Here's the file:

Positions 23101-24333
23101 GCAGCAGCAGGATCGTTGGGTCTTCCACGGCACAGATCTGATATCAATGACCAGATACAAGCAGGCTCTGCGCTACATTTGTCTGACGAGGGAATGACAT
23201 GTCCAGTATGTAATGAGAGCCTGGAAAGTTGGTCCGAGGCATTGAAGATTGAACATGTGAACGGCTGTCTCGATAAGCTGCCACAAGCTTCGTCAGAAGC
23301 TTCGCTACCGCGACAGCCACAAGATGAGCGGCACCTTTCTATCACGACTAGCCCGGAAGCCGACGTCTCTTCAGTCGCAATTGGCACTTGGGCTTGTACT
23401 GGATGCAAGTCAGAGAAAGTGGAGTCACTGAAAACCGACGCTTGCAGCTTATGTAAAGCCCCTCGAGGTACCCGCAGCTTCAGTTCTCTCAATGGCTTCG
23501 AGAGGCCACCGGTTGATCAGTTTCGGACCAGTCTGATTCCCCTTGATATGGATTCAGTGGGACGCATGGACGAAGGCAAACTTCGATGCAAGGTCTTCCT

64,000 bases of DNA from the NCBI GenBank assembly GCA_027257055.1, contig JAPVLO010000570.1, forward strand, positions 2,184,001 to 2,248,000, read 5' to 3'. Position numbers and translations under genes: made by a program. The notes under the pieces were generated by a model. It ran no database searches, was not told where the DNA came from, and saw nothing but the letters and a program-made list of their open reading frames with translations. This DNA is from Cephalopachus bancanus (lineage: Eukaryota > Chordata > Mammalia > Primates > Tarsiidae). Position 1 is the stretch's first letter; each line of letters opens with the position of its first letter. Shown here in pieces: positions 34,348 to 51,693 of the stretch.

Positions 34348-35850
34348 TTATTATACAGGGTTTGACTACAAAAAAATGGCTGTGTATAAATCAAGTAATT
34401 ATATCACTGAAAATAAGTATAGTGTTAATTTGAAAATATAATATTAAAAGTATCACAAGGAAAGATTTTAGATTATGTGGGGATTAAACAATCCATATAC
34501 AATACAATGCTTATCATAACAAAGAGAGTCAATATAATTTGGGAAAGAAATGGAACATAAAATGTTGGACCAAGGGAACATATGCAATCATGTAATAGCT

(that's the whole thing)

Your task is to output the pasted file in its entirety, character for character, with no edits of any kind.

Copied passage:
Positions 23101-24333
23101 GCAGCAGCAGGATCGTTGGGTCTTCCACGGCACAGATCTGATATCAATGACCAGATACAAGCAGGCTCTGCGCTACATTTGTCTGACGAGGGAATGACAT
23201 GTCCAGTATGTAATGAGAGCCTGGAAAGTTGGTCCGAGGCATTGAAGATTGAACATGTGAACGGCTGTCTCGATAAGCTGCCACAAGCTTCGTCAGAAGC
23301 TTCGCTACCGCGACAGCCACAAGATGAGCGGCACCTTTCTATCACGACTAGCCCGGAAGCCGACGTCTCTTCAGTCGCAATTGGCACTTGGGCTTGTACT
23401 GGATGCAAGTCAGAGAAAGTGGAGTCACTGAAAACCGACGCTTGCAGCTTATGTAAAGCCCCTCGAGGTACCCGCAGCTTCAGTTCTCTCAATGGCTTCG
23501 AGAGGCCACCGGTTGATCAGTTTCGGACCAGTCTGATTCCCCTTGATATGGATTCAGTGGGACGCATGGACGAAGGCAAACTTCGATGCAAGGTCTTCCT

64,000 bases of DNA from the NCBI GenBank assembly GCA_027257055.1, contig JAPVLO010000570.1, forward strand, positions 2,184,001 to 2,248,000, read 5' to 3'. Position numbers and translations under genes: made by a program. The notes under the pieces were generated by a model. It ran no database searches, was not told where the DNA came from, and saw nothing but the letters and a program-made list of their open reading frames with translations. This DNA is from Cephalopachus bancanus (lineage: Eukaryota > Chordata > Mammalia > Primates > Tarsiidae). Position 1 is the stretch's first letter; each line of letters opens with the position of its first letter. Shown here in pieces: positions 34,348 to 51,693 of the stretch.

Positions 34348-35850
34348 TTATTATACAGGGTTTGACTACAAAAAAATGGCTGTGTATAAATCAAGTAATT
34401 ATATCACTGAAAATAAGTATAGTGTTAATTTGAAAATATAATATTAAAAGTATCACAAGGAAAGATTTTAGATTATGTGGGGATTAAACAATCCATATAC
34501 AATACAATGCTTATCATAACAAAGAGAGTCAATATAATTTGGGAAAGAAATGGAACATAAAATGTTGGACCAAGGGAACATATGCAATCATGTAATAGCT